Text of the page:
Payroll Gains Positive for CRE

2 min read

Analyzing the recent BLS report.

Today’s release from the BLS showed an increase of 164,000 jobs in July, with the unemployment rate standing at 3.7 percent. Some key sectors helpful to commercial real estate showed gains in professional and technical services (31,000), health care (30,000) and financial activities (18,000).

From an overall perspective, according to the BLS, the July increase in payroll employment was in line with the average monthly job gain in the first half of the year (+165,000), but below the average monthly job gain of 223,000 for 2018. (Incorporating revisions for May and June, which decreased employment by 41,000, monthly job gains have averaged 140,000 over the past three months.)

Recognizing that certain categories, from a sectoral perspective, help to increase levels of demand in the multifamily sector more than others, the BLS commented that the professional and technical services industries added 300,000 jobs over the past 12 months. Employment in computer systems design and related services rose by 11,000 over the month. Although it represents about one-fourth of the jobs in professional and technical services, computer systems design accounted for about one-third of the job growth in professional and technical services both over the month and over the year.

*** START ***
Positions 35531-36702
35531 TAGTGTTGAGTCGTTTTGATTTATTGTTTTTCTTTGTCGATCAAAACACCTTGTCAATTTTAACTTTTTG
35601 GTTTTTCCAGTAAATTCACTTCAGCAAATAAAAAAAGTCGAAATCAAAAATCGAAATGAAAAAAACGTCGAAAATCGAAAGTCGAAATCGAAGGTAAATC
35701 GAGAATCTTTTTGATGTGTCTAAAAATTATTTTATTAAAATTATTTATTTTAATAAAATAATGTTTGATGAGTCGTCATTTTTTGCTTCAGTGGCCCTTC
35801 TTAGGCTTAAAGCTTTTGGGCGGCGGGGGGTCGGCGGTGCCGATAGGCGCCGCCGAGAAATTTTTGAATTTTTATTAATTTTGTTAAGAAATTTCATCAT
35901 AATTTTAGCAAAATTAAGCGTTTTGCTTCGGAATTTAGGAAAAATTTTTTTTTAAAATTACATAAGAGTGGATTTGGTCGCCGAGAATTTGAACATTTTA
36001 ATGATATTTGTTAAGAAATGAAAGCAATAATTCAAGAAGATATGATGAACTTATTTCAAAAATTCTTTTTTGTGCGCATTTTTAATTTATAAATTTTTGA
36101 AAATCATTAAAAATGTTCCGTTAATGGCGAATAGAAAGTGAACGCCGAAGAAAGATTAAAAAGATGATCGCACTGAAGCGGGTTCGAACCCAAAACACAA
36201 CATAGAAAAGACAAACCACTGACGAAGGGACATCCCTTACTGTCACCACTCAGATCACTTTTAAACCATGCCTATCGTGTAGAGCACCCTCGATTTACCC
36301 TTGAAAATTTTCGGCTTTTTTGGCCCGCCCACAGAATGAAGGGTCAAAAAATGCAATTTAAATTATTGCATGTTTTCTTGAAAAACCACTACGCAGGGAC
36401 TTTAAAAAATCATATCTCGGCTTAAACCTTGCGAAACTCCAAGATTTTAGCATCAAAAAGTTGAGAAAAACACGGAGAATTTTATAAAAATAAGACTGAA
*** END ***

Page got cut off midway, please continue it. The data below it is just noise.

The BLS release showed employment in manufacturing changed little in July (+16,000). Thus far this year job growth in the industry has been markedly slower than in 2018. Employment growth in manufacturing has averaged 8,000 per month through July of this year, compared with 22,000 per month in 2018. The manufacturing workweek declined by 0.3 hour to 40.4 hours in July and is down by 0.6 hour since a recent peak in August 2018. Manufacturing hours are at their lowest point since November 2011. Factory overtime edged down by 0.2 hour to 3.2 hours in July.

Construction employment was essentially flat in July (+4,000). So far this year job growth in construction has slowed to an average of 15,000 per month, compared with 26,000 per month in 2018. Most notable perhaps is the response to increased costs in construction, making new projects less viable and the general slowdown in certain sectors of the economy.

Overall, the outlook remains slightly muted in some respects, but mostly positive overall. The full release from the Bureau of Labor Statistics Commissioner’s Statement on Employment is available at

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